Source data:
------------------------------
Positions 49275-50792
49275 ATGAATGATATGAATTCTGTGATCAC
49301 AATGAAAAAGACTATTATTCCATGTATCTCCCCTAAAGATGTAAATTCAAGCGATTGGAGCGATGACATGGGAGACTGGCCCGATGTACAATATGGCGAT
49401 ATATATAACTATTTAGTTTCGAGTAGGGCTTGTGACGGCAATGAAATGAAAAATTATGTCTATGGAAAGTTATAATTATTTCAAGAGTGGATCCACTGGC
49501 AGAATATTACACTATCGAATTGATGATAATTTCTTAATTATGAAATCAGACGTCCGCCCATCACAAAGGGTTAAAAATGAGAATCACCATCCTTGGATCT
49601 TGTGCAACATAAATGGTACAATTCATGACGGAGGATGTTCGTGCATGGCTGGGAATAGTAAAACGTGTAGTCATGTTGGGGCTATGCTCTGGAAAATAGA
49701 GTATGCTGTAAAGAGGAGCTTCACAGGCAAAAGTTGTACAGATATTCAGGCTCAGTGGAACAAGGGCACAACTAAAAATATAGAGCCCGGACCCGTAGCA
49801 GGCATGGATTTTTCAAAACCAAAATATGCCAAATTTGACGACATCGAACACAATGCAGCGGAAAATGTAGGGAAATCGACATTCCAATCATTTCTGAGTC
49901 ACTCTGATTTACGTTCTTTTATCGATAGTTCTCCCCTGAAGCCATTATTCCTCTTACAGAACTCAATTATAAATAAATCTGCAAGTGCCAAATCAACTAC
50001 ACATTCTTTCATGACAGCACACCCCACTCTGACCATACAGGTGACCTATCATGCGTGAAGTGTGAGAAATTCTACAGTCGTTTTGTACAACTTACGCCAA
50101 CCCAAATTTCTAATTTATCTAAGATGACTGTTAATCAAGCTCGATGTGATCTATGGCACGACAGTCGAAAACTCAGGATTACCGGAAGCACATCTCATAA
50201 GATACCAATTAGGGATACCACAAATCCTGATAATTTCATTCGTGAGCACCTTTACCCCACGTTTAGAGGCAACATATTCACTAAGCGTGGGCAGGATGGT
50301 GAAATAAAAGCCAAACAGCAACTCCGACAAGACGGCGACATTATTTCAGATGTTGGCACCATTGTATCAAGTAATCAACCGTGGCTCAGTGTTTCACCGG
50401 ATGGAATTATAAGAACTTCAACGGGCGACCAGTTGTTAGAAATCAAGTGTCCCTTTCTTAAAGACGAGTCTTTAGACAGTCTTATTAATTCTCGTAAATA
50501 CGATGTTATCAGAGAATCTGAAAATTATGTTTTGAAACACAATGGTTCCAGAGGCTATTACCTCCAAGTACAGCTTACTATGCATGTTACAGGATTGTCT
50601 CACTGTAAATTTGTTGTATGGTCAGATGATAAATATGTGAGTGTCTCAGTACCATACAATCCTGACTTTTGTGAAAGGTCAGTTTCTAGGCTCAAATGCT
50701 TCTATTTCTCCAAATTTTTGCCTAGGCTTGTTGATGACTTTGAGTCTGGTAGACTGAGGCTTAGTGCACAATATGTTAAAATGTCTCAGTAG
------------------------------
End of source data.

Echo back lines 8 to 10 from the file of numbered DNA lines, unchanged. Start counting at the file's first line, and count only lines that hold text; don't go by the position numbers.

49801 GGCATGGATTTTTCAAAACCAAAATATGCCAAATTTGACGACATCGAACACAATGCAGCGGAAAATGTAGGGAAATCGACATTCCAATCATTTCTGAGTC
49901 ACTCTGATTTACGTTCTTTTATCGATAGTTCTCCCCTGAAGCCATTATTCCTCTTACAGAACTCAATTATAAATAAATCTGCAAGTGCCAAATCAACTAC
50001 ACATTCTTTCATGACAGCACACCCCACTCTGACCATACAGGTGACCTATCATGCGTGAAGTGTGAGAAATTCTACAGTCGTTTTGTACAACTTACGCCAA